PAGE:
1441 Tasting Notes

75

I pulled this one out of my stash around halloween, and I’ve been drinking it fairly steadily ever since. I actually think it’s got better with age. I can taste a lot more vanilla now than I could when it was new…a good long brew time really brings out a natural, sweet, almost ice cream like flavour. I typically add a splash of milk to this one, which I used to do primarily to tone the rooibos down. There’s not so much need for that now, but it does add an extra dimension of creaminess that I’m really enjoying!

I’m going to raise my rating of this one a little. It’s a lot less brassy/woody tasting than it was, and it makes for a delicious, comforting creamy treat. I’m not sure it really qualifies as a halloween tea, except in name (the little candy spiders help as well!), but it’s lovely all the same. “Yum” just about sums things up.

Preparation
Boiling 5 min, 0 sec 1 tsp

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90

This one cheered me up today, although sadly it is a sipdown. The whole office kitchen took on the fragrance of cotton candy; warm, sugary, vanilla loveliness. It’s even more of a joy to drink.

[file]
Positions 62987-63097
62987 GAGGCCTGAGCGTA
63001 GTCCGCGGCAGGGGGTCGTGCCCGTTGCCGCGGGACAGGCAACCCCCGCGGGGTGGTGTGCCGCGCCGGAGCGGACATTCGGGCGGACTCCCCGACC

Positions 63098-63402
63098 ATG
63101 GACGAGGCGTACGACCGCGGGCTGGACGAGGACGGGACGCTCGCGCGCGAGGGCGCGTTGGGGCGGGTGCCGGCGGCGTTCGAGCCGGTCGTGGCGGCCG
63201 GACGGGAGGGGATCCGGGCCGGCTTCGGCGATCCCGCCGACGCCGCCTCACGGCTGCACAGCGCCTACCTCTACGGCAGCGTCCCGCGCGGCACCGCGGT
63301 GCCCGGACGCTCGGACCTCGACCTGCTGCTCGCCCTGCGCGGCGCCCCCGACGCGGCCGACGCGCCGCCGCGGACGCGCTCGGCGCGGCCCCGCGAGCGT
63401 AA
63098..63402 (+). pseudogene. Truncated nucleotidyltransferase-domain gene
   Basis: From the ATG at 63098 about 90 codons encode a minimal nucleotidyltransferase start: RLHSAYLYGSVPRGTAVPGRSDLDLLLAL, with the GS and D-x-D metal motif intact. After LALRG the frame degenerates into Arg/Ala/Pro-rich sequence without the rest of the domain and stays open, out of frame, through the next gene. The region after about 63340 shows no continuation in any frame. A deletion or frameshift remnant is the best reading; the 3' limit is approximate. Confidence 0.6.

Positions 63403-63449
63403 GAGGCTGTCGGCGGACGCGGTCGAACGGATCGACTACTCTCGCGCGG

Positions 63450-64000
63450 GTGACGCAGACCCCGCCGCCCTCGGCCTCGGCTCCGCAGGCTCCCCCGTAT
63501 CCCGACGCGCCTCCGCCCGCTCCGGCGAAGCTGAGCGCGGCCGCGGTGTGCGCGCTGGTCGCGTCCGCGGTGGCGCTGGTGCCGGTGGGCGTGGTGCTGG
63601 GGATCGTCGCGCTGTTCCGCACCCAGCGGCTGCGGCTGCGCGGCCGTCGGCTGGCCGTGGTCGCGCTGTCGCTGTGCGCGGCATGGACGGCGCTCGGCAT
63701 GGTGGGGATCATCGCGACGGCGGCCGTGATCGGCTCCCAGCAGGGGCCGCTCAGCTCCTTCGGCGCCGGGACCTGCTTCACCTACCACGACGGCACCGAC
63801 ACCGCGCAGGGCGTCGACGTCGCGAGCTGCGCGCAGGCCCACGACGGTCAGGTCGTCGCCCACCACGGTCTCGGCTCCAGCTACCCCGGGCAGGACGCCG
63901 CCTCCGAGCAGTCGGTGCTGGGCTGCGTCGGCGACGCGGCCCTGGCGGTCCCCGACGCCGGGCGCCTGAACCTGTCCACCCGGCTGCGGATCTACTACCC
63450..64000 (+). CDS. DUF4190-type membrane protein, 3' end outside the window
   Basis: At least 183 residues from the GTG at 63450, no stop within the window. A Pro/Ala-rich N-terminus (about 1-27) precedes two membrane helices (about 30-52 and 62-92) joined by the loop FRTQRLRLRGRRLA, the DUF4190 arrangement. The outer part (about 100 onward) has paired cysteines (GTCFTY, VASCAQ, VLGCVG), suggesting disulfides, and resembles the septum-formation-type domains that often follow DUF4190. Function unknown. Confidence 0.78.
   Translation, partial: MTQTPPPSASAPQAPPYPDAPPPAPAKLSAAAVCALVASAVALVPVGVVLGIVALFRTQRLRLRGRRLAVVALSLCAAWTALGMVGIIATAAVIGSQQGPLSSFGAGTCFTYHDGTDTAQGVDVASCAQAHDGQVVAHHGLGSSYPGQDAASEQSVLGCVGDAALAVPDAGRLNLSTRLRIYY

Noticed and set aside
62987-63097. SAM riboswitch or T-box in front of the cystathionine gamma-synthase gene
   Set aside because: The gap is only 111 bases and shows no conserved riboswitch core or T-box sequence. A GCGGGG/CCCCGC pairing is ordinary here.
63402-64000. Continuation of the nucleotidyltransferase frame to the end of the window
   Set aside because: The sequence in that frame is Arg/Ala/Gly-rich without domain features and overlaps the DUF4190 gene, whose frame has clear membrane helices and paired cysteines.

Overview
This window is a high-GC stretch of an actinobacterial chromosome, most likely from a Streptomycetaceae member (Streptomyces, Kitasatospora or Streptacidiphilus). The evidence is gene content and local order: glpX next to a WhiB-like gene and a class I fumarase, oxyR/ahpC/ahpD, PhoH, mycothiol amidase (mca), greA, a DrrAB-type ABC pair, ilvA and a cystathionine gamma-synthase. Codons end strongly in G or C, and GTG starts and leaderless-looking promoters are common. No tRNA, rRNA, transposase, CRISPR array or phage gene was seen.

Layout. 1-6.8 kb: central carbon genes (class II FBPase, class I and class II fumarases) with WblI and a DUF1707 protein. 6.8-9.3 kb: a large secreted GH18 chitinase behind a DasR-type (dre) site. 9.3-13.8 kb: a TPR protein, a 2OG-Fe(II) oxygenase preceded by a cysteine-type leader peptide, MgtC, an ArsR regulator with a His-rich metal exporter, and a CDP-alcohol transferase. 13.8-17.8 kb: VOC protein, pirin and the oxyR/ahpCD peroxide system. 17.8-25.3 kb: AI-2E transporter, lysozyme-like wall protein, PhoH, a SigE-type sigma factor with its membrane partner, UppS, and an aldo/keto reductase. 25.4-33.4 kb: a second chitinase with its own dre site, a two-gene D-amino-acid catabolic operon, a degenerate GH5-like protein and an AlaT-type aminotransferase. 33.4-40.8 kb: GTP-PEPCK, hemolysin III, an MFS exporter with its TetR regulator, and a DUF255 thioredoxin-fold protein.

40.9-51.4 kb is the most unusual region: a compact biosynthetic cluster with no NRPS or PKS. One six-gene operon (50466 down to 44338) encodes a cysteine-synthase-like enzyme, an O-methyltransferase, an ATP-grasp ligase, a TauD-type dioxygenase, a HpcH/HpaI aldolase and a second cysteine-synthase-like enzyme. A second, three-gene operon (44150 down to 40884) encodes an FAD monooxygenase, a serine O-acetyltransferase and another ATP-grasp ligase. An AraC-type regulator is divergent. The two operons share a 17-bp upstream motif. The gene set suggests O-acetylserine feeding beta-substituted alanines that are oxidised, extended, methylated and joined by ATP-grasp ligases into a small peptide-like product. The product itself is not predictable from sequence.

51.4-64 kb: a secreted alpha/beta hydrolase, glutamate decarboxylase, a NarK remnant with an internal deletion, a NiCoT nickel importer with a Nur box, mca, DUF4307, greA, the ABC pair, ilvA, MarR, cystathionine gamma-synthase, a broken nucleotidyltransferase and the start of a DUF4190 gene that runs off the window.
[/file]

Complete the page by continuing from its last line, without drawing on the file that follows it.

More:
This one will be sadly missed. It was a wonderful afternoon pick-me-up, and the sprinkles are just too cute.

Preparation
Boiling 5 min, 0 sec 1 tsp

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55

I wasn’t sure about this one when I tried my first cup, but I think now that I’ve more or less recovered from my cold, I can give this one a fairer chance. I gave 1 tsp of leaf 2.5 minutes in water cooled to around 180 degrees. The resulting liquor is a quite surprising yellow-orange. Unexpectedly vibrant!

To taste, it’s quite a savoury tea. I can taste an almost starchy baked apple, sharp rather than sweet, and a toasty undertone from the rice. It’s a pretty spot on recreation of baked apple, to be fair. The green tea base is sencha like, smooth and a little grassy. It complements the apple flavour well. There’s a tinge of bitterness right at the end of the sip that puts me off a little, because I usually gravitate towards sweeter teas. It’s nice to try something a little out of my normal range, though; almost a palate refresher! Another pleasing Bluebird tea.

Preparation
180 °F / 82 °C 2 min, 30 sec 1 tsp

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100